Today's print version of the Metro contains an article with the headline "Pregnant? It doesn't mean you have to stop drinking." Given the care my wife took not to drink when she was pregnant this headline caught my attention.
Research conducted by BJOJ (An International Journal of Obstetrics and Gynaecology) has found that mothers can drink up to 12 standard drinks per week without it having an adverse affect on their offspring before the age of five. More alarmingly, it found that they can consume up to seven-and-a-half drinks in one go. The NHS defines binge drinking as: "drinking heavily in a short space of time to get drunk or feel the effects of alcohol" and suggests that for women binge drinking is consuming six units of alcohol in a short time period.
However, later in the article it states that "the researchers still advised women not to drink while pregnant" and "despite these findings large scales studies should be undertaken to investigate the possible effects." In fairness, The Metro's report is well balanced but the headline itself concerns me. Commuters who saw it while scanning the paper (and not reading the full article) may now feel they (or their partners) have a green-light to binge drink while pregnant despite the fact the article itself effectively cautions against it.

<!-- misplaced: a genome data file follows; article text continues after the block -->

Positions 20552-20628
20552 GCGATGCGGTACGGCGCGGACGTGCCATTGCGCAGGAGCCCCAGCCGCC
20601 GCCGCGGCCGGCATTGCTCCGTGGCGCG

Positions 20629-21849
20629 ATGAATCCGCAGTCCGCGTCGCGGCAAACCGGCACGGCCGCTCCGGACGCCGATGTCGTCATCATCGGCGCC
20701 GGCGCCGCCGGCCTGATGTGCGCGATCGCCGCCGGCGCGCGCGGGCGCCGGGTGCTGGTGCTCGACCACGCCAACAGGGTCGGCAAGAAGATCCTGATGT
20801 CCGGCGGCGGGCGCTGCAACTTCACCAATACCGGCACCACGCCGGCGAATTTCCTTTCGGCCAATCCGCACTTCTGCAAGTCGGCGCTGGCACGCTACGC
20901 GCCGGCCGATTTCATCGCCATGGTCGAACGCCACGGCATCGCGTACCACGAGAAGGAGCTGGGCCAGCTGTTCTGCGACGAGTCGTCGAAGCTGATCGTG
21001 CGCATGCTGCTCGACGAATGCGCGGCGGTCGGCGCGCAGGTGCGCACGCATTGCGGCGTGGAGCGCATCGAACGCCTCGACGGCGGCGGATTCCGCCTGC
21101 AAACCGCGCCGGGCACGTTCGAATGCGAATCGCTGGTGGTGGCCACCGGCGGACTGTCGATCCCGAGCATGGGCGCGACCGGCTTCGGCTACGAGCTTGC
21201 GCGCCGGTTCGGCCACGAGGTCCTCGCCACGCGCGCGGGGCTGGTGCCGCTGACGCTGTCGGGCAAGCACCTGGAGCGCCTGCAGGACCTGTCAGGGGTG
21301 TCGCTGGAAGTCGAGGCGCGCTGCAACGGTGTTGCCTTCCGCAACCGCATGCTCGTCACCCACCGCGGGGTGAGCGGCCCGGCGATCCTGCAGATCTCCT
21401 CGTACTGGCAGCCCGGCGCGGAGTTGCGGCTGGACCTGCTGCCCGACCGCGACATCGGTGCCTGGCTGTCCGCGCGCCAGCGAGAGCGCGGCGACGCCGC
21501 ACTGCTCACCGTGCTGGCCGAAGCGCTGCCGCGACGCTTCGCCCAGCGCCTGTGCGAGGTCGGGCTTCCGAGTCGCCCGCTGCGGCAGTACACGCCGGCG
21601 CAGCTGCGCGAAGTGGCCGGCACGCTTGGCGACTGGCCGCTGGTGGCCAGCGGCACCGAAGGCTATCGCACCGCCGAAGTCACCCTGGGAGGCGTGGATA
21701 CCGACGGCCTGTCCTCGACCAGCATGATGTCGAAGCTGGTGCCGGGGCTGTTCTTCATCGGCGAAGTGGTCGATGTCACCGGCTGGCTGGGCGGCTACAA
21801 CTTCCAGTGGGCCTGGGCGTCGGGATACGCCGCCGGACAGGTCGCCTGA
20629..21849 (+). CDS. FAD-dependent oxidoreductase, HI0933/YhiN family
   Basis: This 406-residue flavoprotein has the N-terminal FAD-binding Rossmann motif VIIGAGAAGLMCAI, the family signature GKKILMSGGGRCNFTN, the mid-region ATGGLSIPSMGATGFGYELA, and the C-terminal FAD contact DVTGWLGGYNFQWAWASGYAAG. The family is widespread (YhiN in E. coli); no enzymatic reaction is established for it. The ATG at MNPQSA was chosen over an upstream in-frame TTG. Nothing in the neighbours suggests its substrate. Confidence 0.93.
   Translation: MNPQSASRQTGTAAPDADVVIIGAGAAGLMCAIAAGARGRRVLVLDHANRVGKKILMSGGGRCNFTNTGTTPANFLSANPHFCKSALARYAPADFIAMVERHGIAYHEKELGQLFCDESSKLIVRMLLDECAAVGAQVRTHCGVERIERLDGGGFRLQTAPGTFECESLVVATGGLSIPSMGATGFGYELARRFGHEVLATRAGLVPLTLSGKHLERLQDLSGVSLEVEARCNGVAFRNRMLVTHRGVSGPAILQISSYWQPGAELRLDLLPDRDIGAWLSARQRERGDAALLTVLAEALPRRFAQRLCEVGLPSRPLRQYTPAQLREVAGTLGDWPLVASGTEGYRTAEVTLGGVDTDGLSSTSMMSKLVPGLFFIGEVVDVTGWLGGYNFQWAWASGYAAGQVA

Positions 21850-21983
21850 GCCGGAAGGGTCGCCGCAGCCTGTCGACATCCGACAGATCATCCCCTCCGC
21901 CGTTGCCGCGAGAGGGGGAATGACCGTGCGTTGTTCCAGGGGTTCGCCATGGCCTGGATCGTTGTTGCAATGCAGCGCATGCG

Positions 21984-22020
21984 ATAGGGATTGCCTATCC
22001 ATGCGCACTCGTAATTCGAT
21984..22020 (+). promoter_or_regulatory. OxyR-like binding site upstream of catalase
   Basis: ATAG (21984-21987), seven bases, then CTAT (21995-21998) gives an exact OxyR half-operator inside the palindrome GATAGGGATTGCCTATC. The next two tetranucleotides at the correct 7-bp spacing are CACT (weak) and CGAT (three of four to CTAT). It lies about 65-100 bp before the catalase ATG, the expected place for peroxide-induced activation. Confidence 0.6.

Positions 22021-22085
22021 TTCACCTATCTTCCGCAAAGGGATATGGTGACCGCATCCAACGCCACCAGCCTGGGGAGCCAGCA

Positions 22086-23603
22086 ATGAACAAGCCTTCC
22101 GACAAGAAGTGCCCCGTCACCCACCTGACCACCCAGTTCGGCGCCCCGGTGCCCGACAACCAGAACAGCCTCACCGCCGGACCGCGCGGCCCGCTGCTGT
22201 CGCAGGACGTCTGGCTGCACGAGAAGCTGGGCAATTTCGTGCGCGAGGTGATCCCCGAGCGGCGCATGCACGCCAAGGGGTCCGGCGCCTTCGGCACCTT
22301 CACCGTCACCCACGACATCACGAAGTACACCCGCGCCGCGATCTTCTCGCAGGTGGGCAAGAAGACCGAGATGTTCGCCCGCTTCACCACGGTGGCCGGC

I understand the need for papers to use attention-grabbing headlines but I do wonder if editors should consider unintended consequences in these sorts of cases? Or am I being unnecessarily harsh?
Read the online version of the article at: http://www.metro.co.uk/search?srch-grp=metro&q=health
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